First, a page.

I agree with Pete Thamel and Thayer Evans, who wrote the Sports Illustrated article Torey quoted from. I think it's going to be a pretty big negative. And I think he knows it, and my guess is that it influenced why he came out when he did*.
We have a couple of data points for this. The first is Jason Collins, who came out after the NBA season last year. He's a serviceable big man who is thought of as a high-character guy and should have been picked up by another team by now, at least on a 10-day contract. But he wasn't. The NBA is a far more progressive league than the NFL. NBA customers tend to be more affluent, more educated, more liberal, and you'd think, more accepting of a gay player. But they never got the chance to accept Collins as the first gay NBA player, and it might not happen any time soon.
The second data point is that of NFL punter Chris Kluwe, who asserts he was let go from the Minnesota Vikings because he was publicly sympathetic toward marriage equality. Kluwe is not gay but he made this a soapbox issue and pretty much as soon as the Vikings could, they let him go. Whatever the specific reason for letting him go, its clear that Minnesota didn't think it was good business to have their locker room used as a platform for a pro-gay position. I agree with them; it's probably bad business for them.
And now Sam, who could've waited til after he was drafted, which would have made this question moot. But he brings it up now, and my bet is that he did it because it was already out there, and he knew that if some of the teams knew it, all of them would know it. If that's the case, he's better served by owning the message so that GMs can mitigate the risk of drafting a gay player by running it by their owners, their coaches, their fans (by leaks through local beat writers, etc).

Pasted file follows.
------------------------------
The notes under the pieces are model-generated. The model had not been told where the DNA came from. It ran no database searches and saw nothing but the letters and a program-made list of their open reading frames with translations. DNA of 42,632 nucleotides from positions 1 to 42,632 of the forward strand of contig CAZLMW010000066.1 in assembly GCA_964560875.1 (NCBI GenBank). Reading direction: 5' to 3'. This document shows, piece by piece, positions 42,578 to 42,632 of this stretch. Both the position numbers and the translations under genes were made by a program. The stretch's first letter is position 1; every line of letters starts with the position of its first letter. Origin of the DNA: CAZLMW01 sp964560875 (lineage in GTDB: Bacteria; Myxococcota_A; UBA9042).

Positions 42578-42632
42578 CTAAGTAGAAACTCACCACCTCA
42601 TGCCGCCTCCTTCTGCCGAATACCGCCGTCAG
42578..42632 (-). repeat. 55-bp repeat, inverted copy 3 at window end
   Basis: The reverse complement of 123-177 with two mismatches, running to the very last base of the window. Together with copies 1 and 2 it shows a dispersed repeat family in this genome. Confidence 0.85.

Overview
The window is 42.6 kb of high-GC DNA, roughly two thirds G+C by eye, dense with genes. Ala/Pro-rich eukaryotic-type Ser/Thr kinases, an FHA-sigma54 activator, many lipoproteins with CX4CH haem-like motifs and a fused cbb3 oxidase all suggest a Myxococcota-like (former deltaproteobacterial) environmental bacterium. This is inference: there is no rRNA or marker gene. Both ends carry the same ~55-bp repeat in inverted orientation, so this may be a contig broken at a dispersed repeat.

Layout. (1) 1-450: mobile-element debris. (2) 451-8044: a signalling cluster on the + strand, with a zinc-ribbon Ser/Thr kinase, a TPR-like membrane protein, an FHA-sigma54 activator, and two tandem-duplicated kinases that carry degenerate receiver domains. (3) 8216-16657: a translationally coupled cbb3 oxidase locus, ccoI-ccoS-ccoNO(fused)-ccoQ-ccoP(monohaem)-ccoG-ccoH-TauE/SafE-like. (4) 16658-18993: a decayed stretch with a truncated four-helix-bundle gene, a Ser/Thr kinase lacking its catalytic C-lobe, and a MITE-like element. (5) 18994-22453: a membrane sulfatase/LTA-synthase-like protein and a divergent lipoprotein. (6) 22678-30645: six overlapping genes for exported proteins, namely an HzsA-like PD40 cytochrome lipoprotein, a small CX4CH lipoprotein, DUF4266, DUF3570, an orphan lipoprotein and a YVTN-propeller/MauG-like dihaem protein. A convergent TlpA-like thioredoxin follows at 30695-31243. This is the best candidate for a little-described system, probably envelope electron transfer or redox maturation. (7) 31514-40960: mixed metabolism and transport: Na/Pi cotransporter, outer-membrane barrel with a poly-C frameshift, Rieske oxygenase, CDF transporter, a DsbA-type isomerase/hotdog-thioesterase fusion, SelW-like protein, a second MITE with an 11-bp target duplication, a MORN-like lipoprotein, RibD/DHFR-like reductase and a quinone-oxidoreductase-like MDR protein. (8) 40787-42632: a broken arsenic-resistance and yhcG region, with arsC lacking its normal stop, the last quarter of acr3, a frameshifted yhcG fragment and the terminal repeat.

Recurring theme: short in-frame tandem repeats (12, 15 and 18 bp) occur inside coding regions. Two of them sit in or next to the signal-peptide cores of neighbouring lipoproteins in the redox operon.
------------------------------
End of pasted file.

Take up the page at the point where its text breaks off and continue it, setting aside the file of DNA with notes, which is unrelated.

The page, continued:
It's an unfortunate thing. The fact of the matter is that America is still pretty anti-gay. Despite lots of progress toward acceptance of marriage equality, there's still something like more than half the country that is OK with a guy on a reality TV show comparing homosexuality to bestiality. Sam, or Sam's representation, understands this. I believe they would have waited if they could have. I believe there's a chance he won't get drafted, or if he gets drafted, will have a tougher time getting off the practice squad than he might have otherwise.
*an article that tells this story. Apparently the plan was always to come out before the draft, but his agents felt pressure to do it now because SI got hold of the story and wanted to go to print. He had to come out now (although he was already out to his college team) to get in front of it.links to
Answer by John DeMarchi,
I've attended 15 NFL Drafts in person. It's sort of a "hobby." Yet my wife still keeps me around, incredibly.
Upfront: What Sam did here is courageous, and took guts. I'm, rooting for him -- big time.
Let's cut to the chase.
Sam projects as a 3-4 OLB or 4-3 DE. He has problems at both spots.
As a 3-4 OLB, he's not great in space - yet.
We'll see how he tests out at the Indy Scouting Combine. But he's never going to be a drop and cover 3-4 OLB. He's not Wilbur Marshall, or Derrick Brooks, OK?